Farmer Focus Livestock: Charles Armstrong is concerned about sheep hill farming

We have bought all our ewes and they have now been dosed for fluke, crutched out and marked with a big blue A just in case they stray.


A big proportion of these ewes are Blackfaces coming off heather covered hill farms. But this will be the last time myself or anyone else will ever buy sheep off many of these farms as DEFRA, Natural England and the RSPB are removing them to protect or enhance the environment – how little do they know.


These hills, with no sheep on will turn into a birdless zone enhanced only by ticks. And should walkers manage to penetrate heather over waist height they will make good tick fodder.


Fortunately, every few years there will be wild hill fires that will curtail the tick invasion and burn many acres of surrounding forestry. And by the time the first payments are made to the farmer or landowner the shepherds will have gone. Oh what a sad month buying sheep in Northumberland has been.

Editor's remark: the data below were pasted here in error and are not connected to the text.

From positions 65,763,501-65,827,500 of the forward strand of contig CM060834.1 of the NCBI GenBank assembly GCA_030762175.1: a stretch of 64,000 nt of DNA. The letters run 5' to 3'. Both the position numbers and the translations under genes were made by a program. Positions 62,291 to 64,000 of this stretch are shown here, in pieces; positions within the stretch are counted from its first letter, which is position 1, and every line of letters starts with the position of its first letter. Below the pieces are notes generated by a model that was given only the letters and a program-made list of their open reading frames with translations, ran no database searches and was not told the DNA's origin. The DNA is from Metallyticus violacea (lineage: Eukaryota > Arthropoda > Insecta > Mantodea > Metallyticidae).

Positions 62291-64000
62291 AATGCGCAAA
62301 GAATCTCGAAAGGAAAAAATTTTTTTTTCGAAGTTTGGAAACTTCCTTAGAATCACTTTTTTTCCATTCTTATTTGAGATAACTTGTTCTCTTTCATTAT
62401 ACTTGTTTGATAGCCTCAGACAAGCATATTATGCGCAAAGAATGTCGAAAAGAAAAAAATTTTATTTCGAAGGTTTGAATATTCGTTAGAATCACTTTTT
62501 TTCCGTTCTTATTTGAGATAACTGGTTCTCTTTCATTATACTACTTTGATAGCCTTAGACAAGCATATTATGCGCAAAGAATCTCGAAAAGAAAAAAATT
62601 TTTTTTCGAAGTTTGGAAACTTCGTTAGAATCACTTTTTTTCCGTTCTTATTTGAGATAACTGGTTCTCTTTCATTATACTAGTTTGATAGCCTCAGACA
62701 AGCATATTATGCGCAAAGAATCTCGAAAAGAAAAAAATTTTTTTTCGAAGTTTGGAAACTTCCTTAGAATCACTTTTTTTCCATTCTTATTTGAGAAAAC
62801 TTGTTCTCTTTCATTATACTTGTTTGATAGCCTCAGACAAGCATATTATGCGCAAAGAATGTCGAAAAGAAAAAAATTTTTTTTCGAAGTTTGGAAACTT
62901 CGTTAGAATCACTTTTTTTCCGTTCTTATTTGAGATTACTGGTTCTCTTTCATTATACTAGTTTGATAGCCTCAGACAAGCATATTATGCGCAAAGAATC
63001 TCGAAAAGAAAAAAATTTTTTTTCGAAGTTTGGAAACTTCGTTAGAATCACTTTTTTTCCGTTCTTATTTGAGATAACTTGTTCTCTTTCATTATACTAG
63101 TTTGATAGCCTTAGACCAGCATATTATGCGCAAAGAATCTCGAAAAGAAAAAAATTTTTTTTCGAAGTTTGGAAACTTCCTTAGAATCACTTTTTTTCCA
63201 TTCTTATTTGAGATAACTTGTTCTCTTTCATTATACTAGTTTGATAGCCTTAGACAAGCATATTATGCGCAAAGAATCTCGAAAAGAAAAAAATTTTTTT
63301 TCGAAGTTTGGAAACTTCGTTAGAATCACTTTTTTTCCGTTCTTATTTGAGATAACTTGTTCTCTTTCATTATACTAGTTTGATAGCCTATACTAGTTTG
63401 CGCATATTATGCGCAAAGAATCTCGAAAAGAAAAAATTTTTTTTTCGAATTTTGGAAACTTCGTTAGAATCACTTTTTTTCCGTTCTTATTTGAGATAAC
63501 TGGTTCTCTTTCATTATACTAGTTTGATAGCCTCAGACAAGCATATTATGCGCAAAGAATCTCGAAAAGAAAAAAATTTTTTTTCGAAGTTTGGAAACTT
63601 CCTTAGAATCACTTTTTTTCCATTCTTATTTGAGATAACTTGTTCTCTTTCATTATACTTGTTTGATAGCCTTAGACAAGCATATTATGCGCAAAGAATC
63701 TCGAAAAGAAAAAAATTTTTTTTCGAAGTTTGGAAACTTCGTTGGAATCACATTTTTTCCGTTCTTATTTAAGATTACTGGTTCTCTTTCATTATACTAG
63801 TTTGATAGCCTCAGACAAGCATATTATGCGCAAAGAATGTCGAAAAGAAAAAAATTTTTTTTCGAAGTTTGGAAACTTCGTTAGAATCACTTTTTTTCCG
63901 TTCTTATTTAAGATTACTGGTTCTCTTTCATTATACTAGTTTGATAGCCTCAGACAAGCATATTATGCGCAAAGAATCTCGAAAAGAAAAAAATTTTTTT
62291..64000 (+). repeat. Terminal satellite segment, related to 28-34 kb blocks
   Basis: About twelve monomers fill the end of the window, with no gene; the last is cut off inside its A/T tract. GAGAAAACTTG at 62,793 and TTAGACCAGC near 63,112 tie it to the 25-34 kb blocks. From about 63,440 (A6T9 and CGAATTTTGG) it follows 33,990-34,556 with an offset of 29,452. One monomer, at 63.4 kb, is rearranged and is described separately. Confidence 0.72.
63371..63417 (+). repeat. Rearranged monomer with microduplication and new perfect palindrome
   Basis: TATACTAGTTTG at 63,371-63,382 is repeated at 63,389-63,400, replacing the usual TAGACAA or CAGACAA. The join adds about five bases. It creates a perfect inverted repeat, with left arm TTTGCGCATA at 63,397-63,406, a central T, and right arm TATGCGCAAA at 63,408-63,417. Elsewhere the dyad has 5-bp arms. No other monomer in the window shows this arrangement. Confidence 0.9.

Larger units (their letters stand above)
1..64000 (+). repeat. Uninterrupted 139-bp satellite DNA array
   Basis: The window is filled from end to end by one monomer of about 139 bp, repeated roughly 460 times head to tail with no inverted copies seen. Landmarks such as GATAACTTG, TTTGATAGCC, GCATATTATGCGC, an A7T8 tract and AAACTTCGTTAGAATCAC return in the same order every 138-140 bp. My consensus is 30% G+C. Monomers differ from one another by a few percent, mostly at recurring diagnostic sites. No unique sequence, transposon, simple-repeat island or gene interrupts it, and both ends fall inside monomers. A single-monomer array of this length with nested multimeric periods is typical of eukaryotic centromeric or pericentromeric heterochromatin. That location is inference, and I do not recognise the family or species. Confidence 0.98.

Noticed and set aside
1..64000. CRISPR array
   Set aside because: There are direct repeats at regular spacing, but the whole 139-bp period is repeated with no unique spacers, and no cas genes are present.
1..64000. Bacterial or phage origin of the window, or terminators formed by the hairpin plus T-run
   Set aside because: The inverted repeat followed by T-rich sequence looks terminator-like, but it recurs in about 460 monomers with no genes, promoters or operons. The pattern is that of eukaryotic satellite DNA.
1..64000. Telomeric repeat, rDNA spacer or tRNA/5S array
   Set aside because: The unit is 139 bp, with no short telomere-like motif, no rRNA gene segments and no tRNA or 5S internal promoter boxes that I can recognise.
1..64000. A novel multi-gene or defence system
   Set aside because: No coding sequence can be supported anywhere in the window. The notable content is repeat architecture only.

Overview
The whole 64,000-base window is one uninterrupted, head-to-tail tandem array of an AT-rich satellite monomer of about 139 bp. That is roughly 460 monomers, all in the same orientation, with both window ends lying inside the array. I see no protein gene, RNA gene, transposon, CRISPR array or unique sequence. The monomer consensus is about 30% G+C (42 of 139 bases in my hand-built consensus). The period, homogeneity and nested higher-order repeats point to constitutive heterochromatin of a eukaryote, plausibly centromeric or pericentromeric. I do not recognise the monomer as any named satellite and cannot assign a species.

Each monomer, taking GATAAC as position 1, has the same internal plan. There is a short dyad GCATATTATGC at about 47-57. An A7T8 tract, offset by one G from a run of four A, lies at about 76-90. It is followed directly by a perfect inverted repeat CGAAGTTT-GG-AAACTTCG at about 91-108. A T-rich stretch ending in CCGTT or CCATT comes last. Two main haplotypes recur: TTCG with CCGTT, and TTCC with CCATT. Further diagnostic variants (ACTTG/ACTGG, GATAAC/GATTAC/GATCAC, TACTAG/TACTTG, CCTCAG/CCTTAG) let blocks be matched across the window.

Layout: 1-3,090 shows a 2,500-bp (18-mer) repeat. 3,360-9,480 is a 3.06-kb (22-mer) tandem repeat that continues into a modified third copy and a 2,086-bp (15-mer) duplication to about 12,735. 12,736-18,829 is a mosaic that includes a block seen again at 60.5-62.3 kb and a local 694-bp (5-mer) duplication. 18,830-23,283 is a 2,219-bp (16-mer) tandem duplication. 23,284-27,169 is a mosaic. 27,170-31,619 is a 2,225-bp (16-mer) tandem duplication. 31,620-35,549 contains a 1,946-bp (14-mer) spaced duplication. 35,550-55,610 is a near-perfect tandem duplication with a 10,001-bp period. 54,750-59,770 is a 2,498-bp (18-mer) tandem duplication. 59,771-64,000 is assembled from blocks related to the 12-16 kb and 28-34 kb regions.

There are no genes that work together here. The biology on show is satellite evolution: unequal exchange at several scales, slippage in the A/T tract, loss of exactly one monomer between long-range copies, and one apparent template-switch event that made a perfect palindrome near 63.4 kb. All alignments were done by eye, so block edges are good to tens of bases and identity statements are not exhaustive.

However, when they decide sheep are needed to manage their out-of-control-habitat, fences will no longer be stock proof, hefted sheep won’t be there to purchase nor will experienced men to run these hill farms.


It’s important this is stopped else I fear we will look back in a few years time with great regret regarding the HLS Hill Clearances of 2009.


On a brighter note all the cattle have had there TB test and passed. They are now inside eating poor silage. I only say this as at our local discussion group we all had our silage analysed and compared to dairy cow silage. My dairy cow would only milk about eight litres a day. But as she is an Angus suckler things will be fine.


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